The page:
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College Republicans’ Plan for GOP Rebranding: Seem Tolerant!

The branch of the conservative movement that bred the party's scummiest strategists urges a softer sell.
 
 
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Speaker of the House John Boehner waits to speak to reporters after a meeting with House Republicans on Capitol Hill, May 15, 2013 in Washington, DC. Boehner said Wednesday he wants someone to go to jail over the IRS's targeting of political groups, as hi

 
 
 
 

 

Today, the College Republican National Committee is releasing a report, based on a poll and focus groups, examining how and why the Republican Party lost the under-30 vote and what they could do to win it back. Spoiler: They will have to become an entirely different party with entirely different positions. Though that is sort of my interpretation of their findings. The College Republicans are still pretty sure it’s primarily a problem of “messaging.”

The report,  according to Politico’s summary, covers much of the same ground as the Reince Priebus-ordered RNC report on the troubles of the Republican Party released earlier this year. Politico sums up the findings with the following bullet points:

Gay marriage: “On the ‘open-minded’ issue … [w]e will face serious difficulty so long as the issue of gay marriage remains on the table.”

Hispanics: “Latino voters … tend to think the GOP couldn’t care less about them.”

Perception of the party’s economic stance: “We’ve become the party that will pat you on your back when you make it, but won’t offer you a hand to help you get there.”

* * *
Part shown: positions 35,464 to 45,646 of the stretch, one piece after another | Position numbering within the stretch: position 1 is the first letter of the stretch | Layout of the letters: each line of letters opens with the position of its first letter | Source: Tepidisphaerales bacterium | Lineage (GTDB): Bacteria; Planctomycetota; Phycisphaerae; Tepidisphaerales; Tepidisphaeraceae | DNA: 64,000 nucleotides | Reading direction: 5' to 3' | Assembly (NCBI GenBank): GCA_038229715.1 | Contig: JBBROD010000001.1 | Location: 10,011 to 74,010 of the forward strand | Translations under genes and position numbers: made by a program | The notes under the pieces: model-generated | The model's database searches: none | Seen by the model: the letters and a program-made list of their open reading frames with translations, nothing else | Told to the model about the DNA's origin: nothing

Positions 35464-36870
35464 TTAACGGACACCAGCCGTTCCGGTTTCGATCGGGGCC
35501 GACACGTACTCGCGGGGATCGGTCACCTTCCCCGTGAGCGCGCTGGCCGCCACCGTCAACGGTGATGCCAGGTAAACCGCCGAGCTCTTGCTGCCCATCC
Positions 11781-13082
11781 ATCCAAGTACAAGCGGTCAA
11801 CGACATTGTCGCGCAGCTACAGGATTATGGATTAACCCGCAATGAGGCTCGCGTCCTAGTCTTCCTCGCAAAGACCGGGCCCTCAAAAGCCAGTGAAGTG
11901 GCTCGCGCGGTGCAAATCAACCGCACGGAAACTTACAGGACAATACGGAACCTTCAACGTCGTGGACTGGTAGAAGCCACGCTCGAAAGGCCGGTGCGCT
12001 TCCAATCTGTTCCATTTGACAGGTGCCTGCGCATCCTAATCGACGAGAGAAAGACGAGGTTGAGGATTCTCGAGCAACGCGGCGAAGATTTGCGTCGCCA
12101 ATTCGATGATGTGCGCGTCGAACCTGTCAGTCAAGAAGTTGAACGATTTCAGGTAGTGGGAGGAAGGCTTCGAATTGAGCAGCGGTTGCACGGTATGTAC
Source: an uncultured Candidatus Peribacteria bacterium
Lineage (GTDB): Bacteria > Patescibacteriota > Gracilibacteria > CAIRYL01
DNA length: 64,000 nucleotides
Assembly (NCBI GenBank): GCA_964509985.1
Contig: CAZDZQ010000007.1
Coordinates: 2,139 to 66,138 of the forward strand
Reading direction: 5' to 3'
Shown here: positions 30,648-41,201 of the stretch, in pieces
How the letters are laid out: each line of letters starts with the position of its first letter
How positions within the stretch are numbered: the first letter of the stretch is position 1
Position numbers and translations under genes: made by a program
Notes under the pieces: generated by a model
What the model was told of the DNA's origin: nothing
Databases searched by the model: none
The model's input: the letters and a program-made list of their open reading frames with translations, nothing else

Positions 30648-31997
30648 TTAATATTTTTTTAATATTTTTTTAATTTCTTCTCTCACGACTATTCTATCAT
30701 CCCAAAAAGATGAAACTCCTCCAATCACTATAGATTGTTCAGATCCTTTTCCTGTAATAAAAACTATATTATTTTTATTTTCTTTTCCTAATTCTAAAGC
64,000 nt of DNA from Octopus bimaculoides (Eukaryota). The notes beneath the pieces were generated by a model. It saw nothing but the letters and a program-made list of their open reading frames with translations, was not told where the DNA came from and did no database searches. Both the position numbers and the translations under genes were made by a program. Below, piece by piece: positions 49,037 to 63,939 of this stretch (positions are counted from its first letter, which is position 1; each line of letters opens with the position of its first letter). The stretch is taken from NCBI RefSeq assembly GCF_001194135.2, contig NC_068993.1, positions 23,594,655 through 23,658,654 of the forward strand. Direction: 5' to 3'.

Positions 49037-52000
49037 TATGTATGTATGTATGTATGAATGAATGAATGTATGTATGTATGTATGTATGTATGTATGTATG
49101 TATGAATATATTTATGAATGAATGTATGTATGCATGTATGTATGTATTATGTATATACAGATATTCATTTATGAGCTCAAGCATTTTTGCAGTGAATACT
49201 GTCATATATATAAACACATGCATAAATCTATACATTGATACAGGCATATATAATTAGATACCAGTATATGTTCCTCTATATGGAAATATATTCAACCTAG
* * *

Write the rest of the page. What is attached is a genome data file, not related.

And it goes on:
Big reason for the image problem: The “outrageous statements made by errant Republican voices.”

Words that up-for-grabs voters associate with the GOP: “The responses were brutal: closed-minded, racist, rigid, old-fashioned.”

Now, you and I know this, but apparently Republicans still haven’t figured out that another name for “errant Republican voices” is “people honestly and clearly stating the dominant policy and philosophical positions of the modern conservative movement.” This is where they may run into some trouble. In fact, most of these unfortunate impressions people have of the party are accurate reflections of the party’s positions.

The report sidesteps most of this, calling for the party to sound more tolerant and open-minded. On same-sex marriage, the authors write, “the party ought to promote the diversity of thought within its ranks and make clear that we welcome healthy debate on the policy topic at hand.” We’ve been having “healthy debate” on the issue for some time now, and most Americans — including overwhelming majorities of young people — have come to the conclusion that the debate is basically over.

Another always-fun topic in these reports is how they deal with the party’s recent nationwide reproductive rights tantrum. The College Republicans recommend just shutting up about it:

Concerning reproductive issues that have tripped up GOP candidates, “the Republican Party has been painted — both by Democrats and by unhelpful voices in our own ranks — in holding the most extreme anti-abortion positions,” the report said. Republicans need to avoid allowing the abortion debate to be “conflated” with debates over contraception, rape and Planned Parenthood, the report recommended, though the party needn’t alter its stance on the issue of abortion itself.

Don’t change a thing, just … don’t talk about the implications of your position.

A major problem for the party, of course, is that young voters are drifting leftward oneconomic issues, which is really the conservative movement’s nightmare scenario. The College Republicans sort of acknowledge this, but they also insist that young people simply have got the wrong idea about the GOP’s economic message. For some crazy reason everyone has decided that all right-wing tax and economic policy is geared toward making already rich people richer!

“Policies that lower taxes and regulations on small businesses are quite popular. Yet our focus on taxation and business issues has left many young voters thinking they will only reap the benefits of Republican policies if they become wealthy or rise to the top of a big business,” the report says. “We’ve become the party that will pat you on your back when you make it but won’t offer you a hand to help you get there.”

 
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